Enhancement of the Industry Code of Practice for Telecommunications Service Contracts

In order to provide guidelines for the industry on drawing up telecommunications service contracts so as to improve transparency in the contracting process and increase customer satisfaction, CAHK, an industry association, promulgated a self-regulatory Industry Code in December 2010.

Since July 2011, all major fixed and mobile network operators have implemented the necessary measures for complying with the Industry Code to provide personal and residential users of telecommunications services with better protection upon signing or renewal of service contracts.  The number of complaints related to service contract disputes has been decreasing continuously since the implementation of the Industry Code, dropping from 1 277 cases in 2011 to 588 cases in 2014.  Having reviewed and analysed consumer complaints on contractual disputes received since the implementation of the Industry Code, OFCA made a number of suggestions to CAHK for further improvements. CAHK accordingly revised the Industry Code in October 2014 following discussions with participating operators. Major revisions include:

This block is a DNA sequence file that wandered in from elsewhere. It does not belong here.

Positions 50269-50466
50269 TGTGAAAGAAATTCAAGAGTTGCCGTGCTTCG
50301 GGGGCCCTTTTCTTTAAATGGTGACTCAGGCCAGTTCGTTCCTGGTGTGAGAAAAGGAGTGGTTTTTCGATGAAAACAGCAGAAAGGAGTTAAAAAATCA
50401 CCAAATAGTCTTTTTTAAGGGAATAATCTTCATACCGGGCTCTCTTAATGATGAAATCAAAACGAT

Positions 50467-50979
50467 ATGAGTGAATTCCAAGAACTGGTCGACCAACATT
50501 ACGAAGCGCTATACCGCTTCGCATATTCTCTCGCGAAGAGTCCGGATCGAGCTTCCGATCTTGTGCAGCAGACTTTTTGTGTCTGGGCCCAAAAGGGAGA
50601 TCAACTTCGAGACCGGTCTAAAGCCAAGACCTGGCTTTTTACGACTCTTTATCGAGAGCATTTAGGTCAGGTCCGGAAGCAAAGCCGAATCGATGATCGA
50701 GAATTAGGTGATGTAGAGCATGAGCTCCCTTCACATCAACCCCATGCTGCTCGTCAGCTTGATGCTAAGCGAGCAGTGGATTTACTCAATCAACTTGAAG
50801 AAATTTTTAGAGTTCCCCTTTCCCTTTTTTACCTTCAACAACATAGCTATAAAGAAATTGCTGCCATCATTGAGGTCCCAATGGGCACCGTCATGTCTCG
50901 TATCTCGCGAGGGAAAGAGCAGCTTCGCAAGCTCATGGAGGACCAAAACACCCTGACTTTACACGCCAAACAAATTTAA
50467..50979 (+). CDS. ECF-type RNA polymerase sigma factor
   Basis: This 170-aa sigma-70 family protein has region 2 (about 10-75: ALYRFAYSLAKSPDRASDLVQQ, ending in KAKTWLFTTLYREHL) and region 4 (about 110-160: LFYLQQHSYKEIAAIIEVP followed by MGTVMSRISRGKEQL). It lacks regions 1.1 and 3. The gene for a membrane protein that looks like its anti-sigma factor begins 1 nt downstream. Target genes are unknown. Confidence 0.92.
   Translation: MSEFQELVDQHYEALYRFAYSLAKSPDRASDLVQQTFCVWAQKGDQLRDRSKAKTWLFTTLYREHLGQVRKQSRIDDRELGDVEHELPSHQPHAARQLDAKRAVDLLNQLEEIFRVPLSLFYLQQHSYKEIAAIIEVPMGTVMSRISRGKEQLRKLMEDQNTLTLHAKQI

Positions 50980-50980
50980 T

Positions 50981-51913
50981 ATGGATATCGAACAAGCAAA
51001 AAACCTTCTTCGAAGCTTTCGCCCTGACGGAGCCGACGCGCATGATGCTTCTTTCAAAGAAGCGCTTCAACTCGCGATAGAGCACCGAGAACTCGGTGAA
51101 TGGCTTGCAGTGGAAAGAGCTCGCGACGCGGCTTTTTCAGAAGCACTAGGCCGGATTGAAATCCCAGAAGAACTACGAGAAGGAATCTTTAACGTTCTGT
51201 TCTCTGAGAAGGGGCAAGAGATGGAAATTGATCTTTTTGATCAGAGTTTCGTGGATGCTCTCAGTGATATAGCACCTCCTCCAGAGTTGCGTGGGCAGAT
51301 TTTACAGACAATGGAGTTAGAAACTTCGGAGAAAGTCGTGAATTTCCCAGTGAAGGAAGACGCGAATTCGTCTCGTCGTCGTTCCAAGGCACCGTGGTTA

• improving the arrangement for contract termination so that the arrangement does not cause inconvenience to customers or involve unreasonable delay;
  • improving the arrangement for the provision of written confirmation for extension or renewal of contracts;
  • stating clearly in the contract the calculation of the termination charge or the maximum amount involved if it is not feasible for the operators to provide service at the relocated premises due to the absence of network coverage;
  • stating clearly in the contract the calculation of the first bill and the last bill within the contract term; and
  • encouraging operators to implement better cooling-off period arrangements with greater flexibility.
The revised Industry Code took effect on 1 May 2015.

Code for the Provision of Chargeable Mobile Content Services

To safeguard consumer interests and increase the transparency of the pricing information related to Mobile Content Services (“MCS”), OFCA has worked closely with the industry to draw up the voluntary “Code for the Provision of Chargeable Mobile Content Services”. Promulgated and put into effect by CAHK in January 2010, the code governs the practices of third-party Content Service Providers (“CSPs”) in providing MCS and the establishment of an industry self-regulatory scheme.  Under the code, all third-party CSPs are required to indicate clearly to their customers the chargeable nature of the services and obtain clear consent from them before initiating the delivery and provision of MCS.  They are also required to set out clearly the unsubscribing mechanisms, which should be simple and convenient.